Outlawed gangs have re-emerged in some parts of Nairobi hit by violence occasioned by the disputed presidential poll.
Taliban and Mungiki gangs are active in Kariobangi, Huruma and Mathare and are believed to be responsible for some of the killings in the areas.
On Wednesday, the paramilitary General Service Unit (GSU) raided Kariobangi and conducted a door-to-door search for gang members.
Five suspects were arrested after the officers found a blood-stained machete in their hideout.
Kasarani police commander Paul Ruto said they launched the one-hour raid after a man was hacked to death as he walked to work early Wednesday.
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Eight people have, since Sunday night, been killed in the areas. They include gang members gunned down by police.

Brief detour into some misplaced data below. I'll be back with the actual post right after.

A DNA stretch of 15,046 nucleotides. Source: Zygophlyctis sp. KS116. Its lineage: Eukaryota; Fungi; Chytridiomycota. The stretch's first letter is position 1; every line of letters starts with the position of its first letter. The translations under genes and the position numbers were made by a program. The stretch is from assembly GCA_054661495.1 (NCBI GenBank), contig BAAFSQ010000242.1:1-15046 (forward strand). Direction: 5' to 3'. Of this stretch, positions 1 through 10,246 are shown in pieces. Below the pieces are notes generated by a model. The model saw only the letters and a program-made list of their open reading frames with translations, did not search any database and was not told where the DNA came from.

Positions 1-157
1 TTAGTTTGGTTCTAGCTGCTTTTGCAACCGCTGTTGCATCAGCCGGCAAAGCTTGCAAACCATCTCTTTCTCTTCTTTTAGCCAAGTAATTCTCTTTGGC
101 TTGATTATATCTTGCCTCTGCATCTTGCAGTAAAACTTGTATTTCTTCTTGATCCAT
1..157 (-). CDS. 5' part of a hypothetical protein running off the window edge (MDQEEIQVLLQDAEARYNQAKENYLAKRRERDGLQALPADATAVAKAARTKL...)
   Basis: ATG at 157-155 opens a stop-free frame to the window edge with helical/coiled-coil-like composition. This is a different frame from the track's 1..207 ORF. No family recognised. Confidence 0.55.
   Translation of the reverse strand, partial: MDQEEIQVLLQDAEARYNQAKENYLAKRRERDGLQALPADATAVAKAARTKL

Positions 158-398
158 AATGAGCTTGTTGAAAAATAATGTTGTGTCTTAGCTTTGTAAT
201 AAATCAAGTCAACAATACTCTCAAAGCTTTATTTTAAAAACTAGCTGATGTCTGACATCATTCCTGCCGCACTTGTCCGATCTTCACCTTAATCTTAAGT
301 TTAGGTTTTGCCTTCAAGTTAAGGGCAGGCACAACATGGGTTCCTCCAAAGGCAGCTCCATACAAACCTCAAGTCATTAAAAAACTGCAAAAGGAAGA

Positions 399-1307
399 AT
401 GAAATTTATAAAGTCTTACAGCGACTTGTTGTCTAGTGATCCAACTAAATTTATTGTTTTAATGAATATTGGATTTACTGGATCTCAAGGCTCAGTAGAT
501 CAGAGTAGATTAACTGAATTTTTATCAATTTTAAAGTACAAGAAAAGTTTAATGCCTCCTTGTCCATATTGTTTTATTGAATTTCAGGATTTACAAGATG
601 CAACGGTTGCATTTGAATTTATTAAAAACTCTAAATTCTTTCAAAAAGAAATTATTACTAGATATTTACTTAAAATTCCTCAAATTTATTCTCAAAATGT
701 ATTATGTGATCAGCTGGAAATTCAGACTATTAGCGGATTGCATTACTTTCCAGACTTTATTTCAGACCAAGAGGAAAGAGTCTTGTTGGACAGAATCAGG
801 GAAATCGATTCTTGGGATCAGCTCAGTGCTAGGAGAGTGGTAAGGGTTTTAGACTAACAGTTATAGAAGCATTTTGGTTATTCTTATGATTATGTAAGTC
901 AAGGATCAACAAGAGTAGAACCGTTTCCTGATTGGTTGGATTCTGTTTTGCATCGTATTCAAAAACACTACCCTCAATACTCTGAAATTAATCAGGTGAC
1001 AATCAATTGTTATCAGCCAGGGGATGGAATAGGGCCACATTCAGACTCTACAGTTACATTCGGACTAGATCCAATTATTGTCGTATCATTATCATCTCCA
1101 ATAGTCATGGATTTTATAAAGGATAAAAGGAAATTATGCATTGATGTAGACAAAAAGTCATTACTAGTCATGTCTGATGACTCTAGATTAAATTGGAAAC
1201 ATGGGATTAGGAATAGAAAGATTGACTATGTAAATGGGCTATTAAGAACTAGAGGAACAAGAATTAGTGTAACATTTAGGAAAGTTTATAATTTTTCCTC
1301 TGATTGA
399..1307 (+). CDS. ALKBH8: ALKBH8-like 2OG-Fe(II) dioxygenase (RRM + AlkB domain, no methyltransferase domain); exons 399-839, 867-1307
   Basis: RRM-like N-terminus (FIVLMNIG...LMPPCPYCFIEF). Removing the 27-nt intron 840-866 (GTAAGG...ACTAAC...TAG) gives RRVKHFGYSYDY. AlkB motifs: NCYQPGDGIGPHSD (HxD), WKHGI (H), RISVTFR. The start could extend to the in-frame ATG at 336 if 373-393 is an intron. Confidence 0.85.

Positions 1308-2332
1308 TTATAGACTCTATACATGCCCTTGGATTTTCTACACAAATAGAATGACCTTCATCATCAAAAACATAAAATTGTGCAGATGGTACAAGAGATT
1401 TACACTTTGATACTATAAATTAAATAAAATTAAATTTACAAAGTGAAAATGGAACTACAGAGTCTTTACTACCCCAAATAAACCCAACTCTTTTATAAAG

But residents allege the death toll is higher and many of those killed are victims of gang attacks.
The gangs, the Nation learnt, are also enjoying the support of some residents and property owners.
Not long ago they were dreaded for macabre killings.
The Mungiki gang, which went underground after a crackdown on its members, had been linked to controlled extortion rings. Its members beheaded anybody who refused to pay illegal “protection fees”.
But after the eruption of post-electoral violence, members of some communities have embraced the outlawed gangs to provide security in their territories.
No physical boundaries have been erected but some sections are no-go zones to members of particular communities.
Landlords have also been bankrolling gang members to ensure their property is not destroyed.
The property owners are also using the gangs to evict tenants who had occupied their houses forcibly at the onset of the electoral chaos.